Jules Dekagnan's wife is complaining of a throat disease and needs about €1000 to have his wife's case examined by doctors. She only received €300 in 2006 and is waiting for miraculous intervention from good-hearted people

Ethiopia: HIV clubs make sense but lack force

In Ethiopia, due to governmental policy every highschool has an HIV/Aids-clubs exist in all highschools. These clubs organize activities to create awareness among students. Dramas, discussions and information meetings are organized. A good initiative, but teachers complain about resources: the clubs lack budget, facilities and uptodate knowledge to really make the difference in battling the problem of HIV among the youth of the country.

Low-Income Women in Kenya Get Substandard Treatment

In Kenya, low-income women who give birth in public facilities are often verbally abused. They receive inferior medical care, frequently in unsanitary conditions, and they can even be detained for not paying their fees. These and other abuses were detailed in a late 2007 study of public maternity wards across the country. Cathy Majtenyi reports for VOA from Nairobi.

WIDE ANGLE | Birth of a Surgeon | PBS

Sub-Saharan Africa is the world's deadliest place to give birth. Each year over a quarter of a million women die in childbirth in the region. But Mozambique is combating high maternal death rates by implementing unconventional programs. In 2004, Mozambique introduced a new health care initiative to train midwives in emergency obstetric care in an attempt to guarantee access to quality medical care during pregnancy and childbirth. The film "Birth of a Surgeon" follows Emilia Cumbane, one of the first midwives-in-training. She performs cesareans and hysterectomies in makeshift operating rooms in rural Mozambique. The film captures one woman's story on the frontlines of improving maternal mortality but it also demonstrates how low-cost, community-based health initiatives are changing the face of public health in Africa. For more information visit http://www.pbs.org/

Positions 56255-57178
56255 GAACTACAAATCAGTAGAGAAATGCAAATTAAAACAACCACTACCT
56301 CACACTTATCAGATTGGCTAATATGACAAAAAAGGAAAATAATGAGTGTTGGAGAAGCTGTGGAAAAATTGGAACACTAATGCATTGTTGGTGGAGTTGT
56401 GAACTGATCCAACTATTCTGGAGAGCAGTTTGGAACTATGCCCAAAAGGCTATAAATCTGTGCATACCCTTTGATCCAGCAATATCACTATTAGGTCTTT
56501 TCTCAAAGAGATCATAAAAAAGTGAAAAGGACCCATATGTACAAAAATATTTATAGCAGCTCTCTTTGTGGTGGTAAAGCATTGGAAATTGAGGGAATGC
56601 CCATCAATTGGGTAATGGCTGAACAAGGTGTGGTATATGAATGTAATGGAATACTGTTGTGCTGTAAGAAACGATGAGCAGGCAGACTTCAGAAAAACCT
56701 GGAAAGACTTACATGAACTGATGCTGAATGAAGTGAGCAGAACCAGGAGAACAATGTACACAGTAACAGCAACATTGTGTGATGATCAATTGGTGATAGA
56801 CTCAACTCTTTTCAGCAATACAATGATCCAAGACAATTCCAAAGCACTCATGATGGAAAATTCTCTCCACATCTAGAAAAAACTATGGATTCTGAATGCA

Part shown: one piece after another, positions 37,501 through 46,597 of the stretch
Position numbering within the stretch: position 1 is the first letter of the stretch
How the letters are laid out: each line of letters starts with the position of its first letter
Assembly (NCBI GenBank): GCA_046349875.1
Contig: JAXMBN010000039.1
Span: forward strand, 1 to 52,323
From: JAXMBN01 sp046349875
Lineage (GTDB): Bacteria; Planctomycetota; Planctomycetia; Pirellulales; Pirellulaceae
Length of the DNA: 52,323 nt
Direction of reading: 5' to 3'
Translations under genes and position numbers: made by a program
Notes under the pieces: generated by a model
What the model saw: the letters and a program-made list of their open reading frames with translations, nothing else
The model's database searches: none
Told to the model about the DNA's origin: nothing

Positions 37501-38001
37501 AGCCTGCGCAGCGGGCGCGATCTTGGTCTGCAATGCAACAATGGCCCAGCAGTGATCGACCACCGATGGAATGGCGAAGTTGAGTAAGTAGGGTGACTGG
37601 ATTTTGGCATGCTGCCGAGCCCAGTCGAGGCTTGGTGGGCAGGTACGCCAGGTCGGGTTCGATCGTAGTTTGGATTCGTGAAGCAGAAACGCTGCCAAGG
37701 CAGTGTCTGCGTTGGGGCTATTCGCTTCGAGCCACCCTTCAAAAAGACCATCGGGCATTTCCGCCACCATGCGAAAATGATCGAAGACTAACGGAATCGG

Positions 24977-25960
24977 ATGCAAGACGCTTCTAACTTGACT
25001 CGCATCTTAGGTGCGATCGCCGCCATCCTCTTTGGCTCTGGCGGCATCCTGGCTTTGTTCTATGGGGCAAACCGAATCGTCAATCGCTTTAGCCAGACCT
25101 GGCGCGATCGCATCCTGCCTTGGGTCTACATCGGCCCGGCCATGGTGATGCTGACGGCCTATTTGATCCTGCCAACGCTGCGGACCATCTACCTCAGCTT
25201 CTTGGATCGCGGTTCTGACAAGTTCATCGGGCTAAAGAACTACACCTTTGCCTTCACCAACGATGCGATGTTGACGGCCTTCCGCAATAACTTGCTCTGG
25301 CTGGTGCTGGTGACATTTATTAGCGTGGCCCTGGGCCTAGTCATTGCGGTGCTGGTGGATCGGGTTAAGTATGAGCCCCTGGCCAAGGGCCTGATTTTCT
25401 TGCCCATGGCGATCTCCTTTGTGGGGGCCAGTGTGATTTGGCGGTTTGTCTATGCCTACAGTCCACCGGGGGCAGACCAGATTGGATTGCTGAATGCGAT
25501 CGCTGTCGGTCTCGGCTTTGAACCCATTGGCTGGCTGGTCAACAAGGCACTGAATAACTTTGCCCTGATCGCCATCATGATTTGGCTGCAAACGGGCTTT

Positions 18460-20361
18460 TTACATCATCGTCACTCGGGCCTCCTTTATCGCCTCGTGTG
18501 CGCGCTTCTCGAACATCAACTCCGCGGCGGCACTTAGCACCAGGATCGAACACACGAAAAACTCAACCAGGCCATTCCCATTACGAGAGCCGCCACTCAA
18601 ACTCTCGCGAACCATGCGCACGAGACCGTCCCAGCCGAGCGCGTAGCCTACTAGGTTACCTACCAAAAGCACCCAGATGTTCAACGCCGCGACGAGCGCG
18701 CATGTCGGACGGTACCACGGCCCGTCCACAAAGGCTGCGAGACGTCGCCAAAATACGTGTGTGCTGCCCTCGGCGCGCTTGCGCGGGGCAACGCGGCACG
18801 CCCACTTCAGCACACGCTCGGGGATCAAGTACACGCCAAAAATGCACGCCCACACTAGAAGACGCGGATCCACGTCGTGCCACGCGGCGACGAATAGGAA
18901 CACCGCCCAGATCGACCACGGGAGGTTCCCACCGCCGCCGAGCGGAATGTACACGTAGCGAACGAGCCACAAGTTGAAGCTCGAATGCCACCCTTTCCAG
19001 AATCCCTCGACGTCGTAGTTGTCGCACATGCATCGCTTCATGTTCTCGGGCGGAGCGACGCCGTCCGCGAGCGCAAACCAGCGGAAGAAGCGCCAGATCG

Africa Uncovered - Mauritania: Fat or Fiction - Part 2

When it comes to the notion of female beauty, Nouakchot to day is a place of contrast to most other world capitals. On these streets it is a fat woman who turns heads - not a thin one.

In Mauritania slim is not 'in' - but is force-feeding a justifiable practice to meet the local beauty standard?

Africa Uncovered - Mauritania - Fat or Fiction

When it comes to the notion of female beauty, Nouakchot to day is a place of contrast to most other world capitals. On these streets it is a fat woman who turns heads - not a thin one. In Mauritania slim is not 'in' - but is force-feeding a justifiable practice to meet the local beauty standard?

Mauritania's political puzzle

The Mauritanian army puts soldiers on the streets of the capital, and the civilian leadership in detention, as it takes power of Mauritanian in a coup. The military junta deposed the government just over a year after country's first democratic elections since independence in the 1960's. The coup leaders promised to hold fresh elections "as soon as possible". Inside story asks: is it a set back for democracy? Or setting the right democratic path after a power struggle at the top?
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Part 2

Lead kills children in Dakar's suburbs

Children have been dying of lead poisoning on the outskirts of the Senegalese capital. After years of informal car battery recycling in the area, the authorities have failed to protect the population from toxic effluents

Nairobi's US embassy attack victims ten years on

Ten years ago, car bombs exploded within minutes of each outside US embassies in Kenya and Tanzania, killing 224 people and wounding thousands.

It was the first time the world had heard of the alleged culprits, al-Qaeda, and Osama bin Laden, the network's leader.

Days ago, the man most wanted for the bombings eluded capture in Kenya, but his relatives were arrested for harbouring him.